Our next installment in this series on reducing airborne contaminants is focused on increasing the effectiveness of new and existing filtration systems. Some of the concepts in this article are long-proven items, and some are on the forefront of innovation. This article is to provide information for available products, not to recommend a specific approach, as each system is unique.
As a filter’s MERV rating increases, its effectiveness at filtering out particulates of smaller size increases. Unfortunately, there is no free lunch, and all that filtering goodness comes at a cost, pressure loss across the filter. For an 8,000 cfm, 20-ton air-handling unit, assuming there is a MERV 8 prefilter in place, adding a MERV 11 filter may add up to $670 (1) per year in electrical charges if the fan can maintain the same airflow. For that same 8,000 cfm, 20-ton air-handling unit, assuming there is a MERV 8 prefilter in place, adding a MERV 14 filter may add up to $890 (2) per year in electrical charges. And it gets worse as you approach HEPA filters, which could cost upwards of $1,500 annually in power consumption.
What if there was a way to take your existing MERV 8 filter and make it perform more like a MERV 9, or take a MERV 11 filter and have it perform more like a MERV 13? Bipolar ionization doesn’t exactly do that, but it does cause particles already in your air-stream, that are otherwise too small to be filtered out by these filters, to cling to each other, increasing size, and allowing them to fall to a surface for cleaning, or be captured by the air filter on the subsequent trip through the system.
This type of product, just like many others, falls under the category of “buyer beware”, as all systems are not created equal, and while they may help filter particulates from the air-stream at a lower cost than added mechanical filtration, the wrong product may produce ozone, which has been shown to have “deleterious health effects” (3), on the respiratory tracts of humans.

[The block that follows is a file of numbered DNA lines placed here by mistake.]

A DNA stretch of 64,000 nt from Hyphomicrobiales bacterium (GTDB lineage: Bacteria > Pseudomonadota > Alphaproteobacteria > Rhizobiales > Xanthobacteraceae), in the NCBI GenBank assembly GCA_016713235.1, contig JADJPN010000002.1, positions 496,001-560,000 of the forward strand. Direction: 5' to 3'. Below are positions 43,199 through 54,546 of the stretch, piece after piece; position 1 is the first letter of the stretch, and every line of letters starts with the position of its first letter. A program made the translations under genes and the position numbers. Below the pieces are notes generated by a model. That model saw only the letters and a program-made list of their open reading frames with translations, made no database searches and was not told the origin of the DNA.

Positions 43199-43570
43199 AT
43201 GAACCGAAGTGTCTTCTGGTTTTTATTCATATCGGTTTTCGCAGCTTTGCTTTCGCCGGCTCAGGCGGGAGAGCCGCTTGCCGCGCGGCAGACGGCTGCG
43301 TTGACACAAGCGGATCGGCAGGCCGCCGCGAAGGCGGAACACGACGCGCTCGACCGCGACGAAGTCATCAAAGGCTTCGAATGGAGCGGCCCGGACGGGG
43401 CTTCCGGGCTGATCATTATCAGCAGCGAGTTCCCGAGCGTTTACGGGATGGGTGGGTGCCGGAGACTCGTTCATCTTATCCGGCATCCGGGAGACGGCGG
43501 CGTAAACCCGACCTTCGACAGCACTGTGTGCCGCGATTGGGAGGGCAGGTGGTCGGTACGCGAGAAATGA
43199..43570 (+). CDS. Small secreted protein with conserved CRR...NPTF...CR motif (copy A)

Other technologies that can not only provide filtration, but reduce ventilation airflow requirements include air scrubbers. An air scrubber uses gas-phase sorbent technologies that trap gases, volatile organic chemicals (VOCs), and particulate matter, in some cases down to 2.5 microns (4). These devices allow less ventilation air to be used to achieve the same indoor air quality as the ventilation at the code-required rates.
While air scrubbers can be another strategy in providing a safe and comfortable indoor environment, most do not appear to provide filtration of viruses, necessitating the use of secondary or final filtration if the goal of the facility is to reduce or eliminate airborne viruses from the HVAC system.
For buildings that don’t have a central HVAC system, like a school with unit ventilators or an office building with fan-coil units, there are filtration and air scrubbing systems that are portable, or unitary that can be installed in a ceiling or mounted in an exposed application.
These systems, when appropriately applied, can significantly improve air quality within a space, and reduce the amount of airborne contaminants. Consult your professional engineer to determine which application works best for you. If you have any questions, please do not hesitate to contact Stephen E. Oskin, PE, LEED AP at (814) 880-6070 or email@example.com.
(1) Assuming an average pressure loss of 0.30” s.p., $0.10/kwh electricity, 60% fan efficiency, and a premium efficiency motor.
(2) Assuming an average pressure loss of 0.60” s.p., $0.10/kwh electricity, 60% fan efficiency, and a premium efficiency motor.
(3) ASHRAE Position Document on Filtration and Air Cleaning, January 2018.
(4) Enverid air scrubber performance.